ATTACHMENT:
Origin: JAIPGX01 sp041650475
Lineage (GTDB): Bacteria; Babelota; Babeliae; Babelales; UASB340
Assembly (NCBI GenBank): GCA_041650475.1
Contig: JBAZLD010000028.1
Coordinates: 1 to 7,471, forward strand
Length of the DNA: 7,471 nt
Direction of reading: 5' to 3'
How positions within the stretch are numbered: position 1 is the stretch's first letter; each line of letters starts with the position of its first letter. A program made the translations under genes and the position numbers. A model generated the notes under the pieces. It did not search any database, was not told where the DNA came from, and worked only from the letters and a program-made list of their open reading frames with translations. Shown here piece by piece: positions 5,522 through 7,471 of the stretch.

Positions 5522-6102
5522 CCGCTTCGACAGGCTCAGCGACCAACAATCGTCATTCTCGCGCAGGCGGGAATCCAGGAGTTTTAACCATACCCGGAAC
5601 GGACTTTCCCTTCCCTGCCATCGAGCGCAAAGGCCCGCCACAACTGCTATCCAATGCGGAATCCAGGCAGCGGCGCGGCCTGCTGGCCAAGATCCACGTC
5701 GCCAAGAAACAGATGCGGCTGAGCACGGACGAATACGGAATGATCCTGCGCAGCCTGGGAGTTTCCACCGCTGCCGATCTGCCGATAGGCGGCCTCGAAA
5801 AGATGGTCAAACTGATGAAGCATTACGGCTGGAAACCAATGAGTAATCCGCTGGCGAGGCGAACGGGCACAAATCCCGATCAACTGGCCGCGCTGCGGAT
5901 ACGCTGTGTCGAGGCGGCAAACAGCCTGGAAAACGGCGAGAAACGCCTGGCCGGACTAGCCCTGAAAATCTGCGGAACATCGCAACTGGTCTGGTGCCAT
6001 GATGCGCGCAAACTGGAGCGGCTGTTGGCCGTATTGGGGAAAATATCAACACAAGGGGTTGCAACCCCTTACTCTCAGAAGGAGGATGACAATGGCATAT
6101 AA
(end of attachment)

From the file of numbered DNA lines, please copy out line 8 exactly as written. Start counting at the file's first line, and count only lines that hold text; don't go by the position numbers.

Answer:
How positions within the stretch are numbered: position 1 is the stretch's first letter; each line of letters starts with the position of its first letter. A program made the translations under genes and the position numbers. A model generated the notes under the pieces. It did not search any database, was not told where the DNA came from, and worked only from the letters and a program-made list of their open reading frames with translations. Shown here piece by piece: positions 5,522 through 7,471 of the stretch.